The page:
A newly discovered rare manuscript indicates that Butch Cassidy may have survived the infamous shootout in Bolivia where he was believed to have perished. "Bandit Invincible: The Story Of Butch Cassidy" is the story by William T. Phillips, a machinist from Spokane, and it contains details which some claim could only be known by Cassidy himself. In fact, there is some speculation that Phillips may have actually been Cassidy himself writing an autobiography posing as as a mere biography.
The theory goes that while Sundance was in fact gunned down in Bolivia, that Cassidy actually managed to escape, then fled to France, where he received face-altering plastic surgery. He later returned to the States, hooked up with an old flame from Wyoming, and then settled in Washington state. This is not the first claim that Butch pulled a Lazarus routine: Cassidy's brother and sister claimed that he visited their family ranch nearly 20 years after his supposed death, and genetic testing done on Butch and Sundance's apparent remains in Bolivia in 1991 proved that someone else had been buried in the grave, although the researchers did believe the two had been killed there.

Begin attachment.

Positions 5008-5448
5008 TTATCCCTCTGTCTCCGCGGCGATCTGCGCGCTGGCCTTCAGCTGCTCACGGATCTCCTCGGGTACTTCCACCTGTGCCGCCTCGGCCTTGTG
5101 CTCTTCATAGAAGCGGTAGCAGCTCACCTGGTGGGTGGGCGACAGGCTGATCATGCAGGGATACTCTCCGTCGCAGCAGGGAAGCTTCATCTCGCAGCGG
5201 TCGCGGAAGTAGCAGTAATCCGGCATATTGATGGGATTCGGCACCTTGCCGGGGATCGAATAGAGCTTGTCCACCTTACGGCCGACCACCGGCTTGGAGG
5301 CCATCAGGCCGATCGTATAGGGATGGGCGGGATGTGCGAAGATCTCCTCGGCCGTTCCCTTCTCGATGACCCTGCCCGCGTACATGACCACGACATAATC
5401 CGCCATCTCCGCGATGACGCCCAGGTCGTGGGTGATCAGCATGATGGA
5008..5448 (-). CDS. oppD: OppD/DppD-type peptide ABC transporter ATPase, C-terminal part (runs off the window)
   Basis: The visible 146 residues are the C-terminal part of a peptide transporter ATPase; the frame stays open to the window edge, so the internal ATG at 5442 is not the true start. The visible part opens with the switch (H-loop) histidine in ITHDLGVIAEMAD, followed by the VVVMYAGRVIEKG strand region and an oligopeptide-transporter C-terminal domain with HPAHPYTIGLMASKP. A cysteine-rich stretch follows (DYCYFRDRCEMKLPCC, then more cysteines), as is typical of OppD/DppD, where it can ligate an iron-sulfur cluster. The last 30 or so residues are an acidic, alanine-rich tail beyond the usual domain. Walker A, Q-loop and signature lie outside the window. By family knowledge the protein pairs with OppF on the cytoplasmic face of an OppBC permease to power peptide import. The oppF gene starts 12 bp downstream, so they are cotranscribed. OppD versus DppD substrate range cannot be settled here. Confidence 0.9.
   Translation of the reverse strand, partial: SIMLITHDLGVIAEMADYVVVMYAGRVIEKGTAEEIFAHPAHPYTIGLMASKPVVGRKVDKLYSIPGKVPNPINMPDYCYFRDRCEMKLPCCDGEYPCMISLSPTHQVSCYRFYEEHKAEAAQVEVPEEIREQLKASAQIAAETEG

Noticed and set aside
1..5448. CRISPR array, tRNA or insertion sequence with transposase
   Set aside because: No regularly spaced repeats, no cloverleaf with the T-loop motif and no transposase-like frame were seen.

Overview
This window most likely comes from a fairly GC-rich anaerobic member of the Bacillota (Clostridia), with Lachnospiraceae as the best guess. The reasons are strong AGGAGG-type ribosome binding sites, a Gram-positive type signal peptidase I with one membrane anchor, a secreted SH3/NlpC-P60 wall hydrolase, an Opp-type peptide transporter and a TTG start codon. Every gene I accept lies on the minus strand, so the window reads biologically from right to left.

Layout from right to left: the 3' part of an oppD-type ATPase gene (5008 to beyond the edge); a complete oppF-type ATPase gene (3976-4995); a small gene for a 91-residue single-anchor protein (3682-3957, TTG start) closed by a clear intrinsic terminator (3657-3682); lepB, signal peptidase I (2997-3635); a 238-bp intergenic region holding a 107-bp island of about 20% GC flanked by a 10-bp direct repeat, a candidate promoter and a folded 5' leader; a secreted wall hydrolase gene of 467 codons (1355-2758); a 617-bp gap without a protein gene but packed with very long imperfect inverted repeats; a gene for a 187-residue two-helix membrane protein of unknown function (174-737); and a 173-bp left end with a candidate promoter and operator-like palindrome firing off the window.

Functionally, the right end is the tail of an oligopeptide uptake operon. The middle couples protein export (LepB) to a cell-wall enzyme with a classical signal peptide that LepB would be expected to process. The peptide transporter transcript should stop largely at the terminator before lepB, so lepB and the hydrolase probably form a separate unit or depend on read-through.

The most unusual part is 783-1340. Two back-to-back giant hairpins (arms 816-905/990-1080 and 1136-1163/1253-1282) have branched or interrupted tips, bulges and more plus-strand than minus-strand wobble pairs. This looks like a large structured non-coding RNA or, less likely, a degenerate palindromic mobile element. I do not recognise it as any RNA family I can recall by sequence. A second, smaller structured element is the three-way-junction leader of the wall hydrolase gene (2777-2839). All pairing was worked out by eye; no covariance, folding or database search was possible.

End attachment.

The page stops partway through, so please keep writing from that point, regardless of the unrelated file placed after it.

As to the manuscript's author, there are conflicting reports. While Phillips' adopted son believed his father to be the famous outlaw, his wife Gertrude later claimed that her husband was not Cassidy, but that they had in fact befriended the bank robber later in life. Sadly, it appears we'll never be able to tell conclusively, as Phillips was cremated upon death, thus precluding a DNA test.
My favorite part of the story is the quote by Cassidy historian and expert Dan Buck, the researcher who excavated Cassidy's supposed Bolivian grave. He asserts that the manuscript is "total horse pucky," an understandable position for a man who's based his entire career on the position that the Paul Newman/Robert Redford movie is factually accurate. Still, you've got to admire a man who uses the word "pucky" in conversation.